02/03/2024 12:09 AM


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How Finastra survived a ransomware attack without paying ransom

When hackers silently forced their way into the computer network Finastra in mid-March, the company was focused on developing emergency plans for operating amid the emerging COVID-19 coronavirus pandemic. Moving with precision and speed, they captured employee passwords and installed backdoors in dozens of servers in critical parts of Finastra’s network.

ransomware attack

How Finastra survived a ransomware attack without paying ransom

Although hardly a household name, Finastra Group Holdings is an essential part of the global financial system, its software and services running everything from banks’ websites to the back-office systems they use to manage their own money. Its more than 8,500 customers include 90 of the world’s 100 largest banks.

For three days, the attack went unnoticed. But the hackers’ activity on one of Finastra’s cloud servers set off a tripwire that alerted the company’s security team and triggered a destructive finale to the intrusion. On March 20, the hackers – apparently aware they were being hunted – began detonating a potent strain of ransomware called Ryuk.

As the malware quickly spread, locking up server after server, Finastra’s information security team evaluated its dwindling options before settling on the nuclear one: The company pulled all potentially infected servers offline. First, hundreds, then thousands, came down. The attack ground to a halt – as did critical parts of Finastra’s business. In an instant, services for many of Finastra’s customers went dark.

The inside story of Finastra’s breach – which Bloomberg Businessweek reconstructed through dozens of internal documents provided by a person close to investigations conducted by Finastra and a security firm it hired – show the vulnerabilities companies are facing as they grapple with depleted resources and scattered workforces, as well as the increasingly aggressive hacking groups eager to exploit them.

“We believe the attack came deliberately whilst we focused on moving the majority of our global workforce, including several thousands of our colleagues in the Americas, to safer work from home processes in light of COVID-19,” says Simon Paris, Chief Executive Officer, Finastra.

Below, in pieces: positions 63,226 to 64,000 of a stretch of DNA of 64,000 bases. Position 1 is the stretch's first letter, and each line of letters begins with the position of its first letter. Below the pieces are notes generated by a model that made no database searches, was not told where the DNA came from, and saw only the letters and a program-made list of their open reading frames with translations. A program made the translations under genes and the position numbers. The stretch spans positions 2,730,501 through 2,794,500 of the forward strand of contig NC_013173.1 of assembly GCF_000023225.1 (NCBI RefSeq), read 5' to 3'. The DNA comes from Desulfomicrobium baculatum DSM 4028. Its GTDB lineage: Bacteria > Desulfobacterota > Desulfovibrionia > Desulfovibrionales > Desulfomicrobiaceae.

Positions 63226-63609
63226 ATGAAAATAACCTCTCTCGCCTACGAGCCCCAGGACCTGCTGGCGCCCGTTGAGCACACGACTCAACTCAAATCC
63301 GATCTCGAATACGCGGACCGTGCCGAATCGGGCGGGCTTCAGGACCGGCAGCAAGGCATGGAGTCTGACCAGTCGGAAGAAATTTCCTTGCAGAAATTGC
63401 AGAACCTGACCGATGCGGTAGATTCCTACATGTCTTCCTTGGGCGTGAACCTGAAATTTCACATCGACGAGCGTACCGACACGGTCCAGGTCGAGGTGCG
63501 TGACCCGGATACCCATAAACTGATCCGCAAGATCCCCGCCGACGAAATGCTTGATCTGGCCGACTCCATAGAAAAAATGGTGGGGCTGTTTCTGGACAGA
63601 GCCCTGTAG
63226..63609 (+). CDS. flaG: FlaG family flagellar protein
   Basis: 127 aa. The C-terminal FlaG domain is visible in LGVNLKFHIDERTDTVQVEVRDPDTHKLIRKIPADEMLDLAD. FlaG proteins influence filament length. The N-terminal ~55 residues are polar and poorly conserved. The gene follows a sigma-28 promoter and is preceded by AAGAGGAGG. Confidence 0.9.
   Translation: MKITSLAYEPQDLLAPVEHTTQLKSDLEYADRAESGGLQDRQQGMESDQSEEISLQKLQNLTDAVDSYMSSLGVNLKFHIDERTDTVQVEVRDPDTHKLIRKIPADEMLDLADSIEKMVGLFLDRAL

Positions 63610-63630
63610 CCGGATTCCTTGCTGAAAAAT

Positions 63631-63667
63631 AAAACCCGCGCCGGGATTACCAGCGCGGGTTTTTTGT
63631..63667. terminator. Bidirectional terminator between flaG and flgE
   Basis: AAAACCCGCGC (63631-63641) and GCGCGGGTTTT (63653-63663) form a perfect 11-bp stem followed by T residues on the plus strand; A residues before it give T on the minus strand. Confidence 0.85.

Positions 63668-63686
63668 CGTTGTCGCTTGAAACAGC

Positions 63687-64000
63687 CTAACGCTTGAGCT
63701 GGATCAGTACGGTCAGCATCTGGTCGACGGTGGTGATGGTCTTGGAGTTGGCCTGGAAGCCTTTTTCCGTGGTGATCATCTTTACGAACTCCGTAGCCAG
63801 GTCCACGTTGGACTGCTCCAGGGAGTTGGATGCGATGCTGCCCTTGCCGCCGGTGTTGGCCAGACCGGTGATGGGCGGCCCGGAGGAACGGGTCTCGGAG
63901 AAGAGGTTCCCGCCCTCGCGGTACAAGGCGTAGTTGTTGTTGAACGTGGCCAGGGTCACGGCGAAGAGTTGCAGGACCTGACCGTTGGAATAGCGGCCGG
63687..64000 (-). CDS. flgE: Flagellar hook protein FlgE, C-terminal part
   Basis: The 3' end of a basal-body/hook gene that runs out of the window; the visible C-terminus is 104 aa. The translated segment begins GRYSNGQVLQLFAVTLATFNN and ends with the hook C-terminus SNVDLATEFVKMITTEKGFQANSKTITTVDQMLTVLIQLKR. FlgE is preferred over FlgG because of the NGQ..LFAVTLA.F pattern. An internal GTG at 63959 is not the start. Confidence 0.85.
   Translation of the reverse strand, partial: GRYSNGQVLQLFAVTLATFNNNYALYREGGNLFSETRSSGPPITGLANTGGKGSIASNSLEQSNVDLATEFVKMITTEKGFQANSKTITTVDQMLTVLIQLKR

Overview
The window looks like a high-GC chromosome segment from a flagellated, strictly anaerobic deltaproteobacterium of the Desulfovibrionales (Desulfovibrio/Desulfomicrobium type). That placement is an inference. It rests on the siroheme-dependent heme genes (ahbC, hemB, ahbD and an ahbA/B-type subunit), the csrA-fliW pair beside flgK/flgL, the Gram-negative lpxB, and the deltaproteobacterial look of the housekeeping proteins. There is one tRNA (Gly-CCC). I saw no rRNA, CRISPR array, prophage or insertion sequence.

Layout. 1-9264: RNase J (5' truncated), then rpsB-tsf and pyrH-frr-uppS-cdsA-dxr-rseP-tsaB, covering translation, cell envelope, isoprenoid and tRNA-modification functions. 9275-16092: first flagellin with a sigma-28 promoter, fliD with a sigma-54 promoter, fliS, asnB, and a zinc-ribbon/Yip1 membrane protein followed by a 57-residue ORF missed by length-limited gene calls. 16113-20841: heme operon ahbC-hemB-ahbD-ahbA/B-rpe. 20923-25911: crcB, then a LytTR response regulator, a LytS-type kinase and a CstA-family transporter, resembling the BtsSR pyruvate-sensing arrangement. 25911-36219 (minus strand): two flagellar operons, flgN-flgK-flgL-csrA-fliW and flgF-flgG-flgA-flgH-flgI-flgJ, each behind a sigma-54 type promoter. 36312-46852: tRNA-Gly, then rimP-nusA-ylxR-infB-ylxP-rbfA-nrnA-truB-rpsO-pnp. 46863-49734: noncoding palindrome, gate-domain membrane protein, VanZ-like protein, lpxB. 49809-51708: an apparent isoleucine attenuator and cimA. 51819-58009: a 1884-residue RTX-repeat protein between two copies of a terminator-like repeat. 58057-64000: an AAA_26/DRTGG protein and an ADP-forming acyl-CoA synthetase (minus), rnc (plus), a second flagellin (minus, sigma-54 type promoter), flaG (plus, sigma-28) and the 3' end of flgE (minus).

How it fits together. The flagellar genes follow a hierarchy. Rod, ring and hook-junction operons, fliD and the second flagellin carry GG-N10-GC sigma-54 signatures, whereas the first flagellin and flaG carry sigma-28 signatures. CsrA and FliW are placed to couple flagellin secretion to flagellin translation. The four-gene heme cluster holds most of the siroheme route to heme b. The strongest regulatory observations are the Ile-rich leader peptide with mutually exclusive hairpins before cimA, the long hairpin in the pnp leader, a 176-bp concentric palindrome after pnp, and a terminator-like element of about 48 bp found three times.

Finastra declined to comment on several specific questions about the hack, its response, and the subsequent investigations. “We retained control of our network through the action that we took in taking our servers offline, and our ability to resume operations in a relatively short space of time reflects that,” says a company spokesperson. The breach was previously reported by KrebsonSecurity.com, an investigative journalism site that focuses on cybercrime.

Ransomware attacks have been growing in recent years against all types of government agencies and businesses, including school districts, doctors’ offices, and multinational corporations. But the COVID-19 pandemic has presented hackers with a once-in-a-generation opportunity to strike vulnerable targets as entire offices are working from home and information-technology staff are stretched thin. The Ryuk strain of ransomware was created by a Russian organised crime ring that cybersecurity researchers have dubbed Wizard Spider.

Eric Friedberg, co-president of Aon Plc’s Stroz Friedberg incident response firm, which wasn’t involved in the Finastra incident, says that since January, the time between attackers gaining access to a network and deploying ransomware has dropped from weeks or months to from 2 to 10 days. He says the accelerated pace has slashed the time victims have to detect intrusions and decide how to respond, maximising the hackers’ leverage.

Finastra had one advantage, though: It learned about the breach fast, after its security team was alerted to unusual activity on a Finastra server hosted in a Microsoft cloud, according to a detailed timeline of events prepared by investigators. This was the tripwire that alerted Finastra that it had a bigger problem. The company found that the hackers had installed malware on dozens of critical servers known as domain controllers. That meant they had power over large banks of subordinate servers and the data on them, according to a spreadsheet of infected servers also prepared by investigators.

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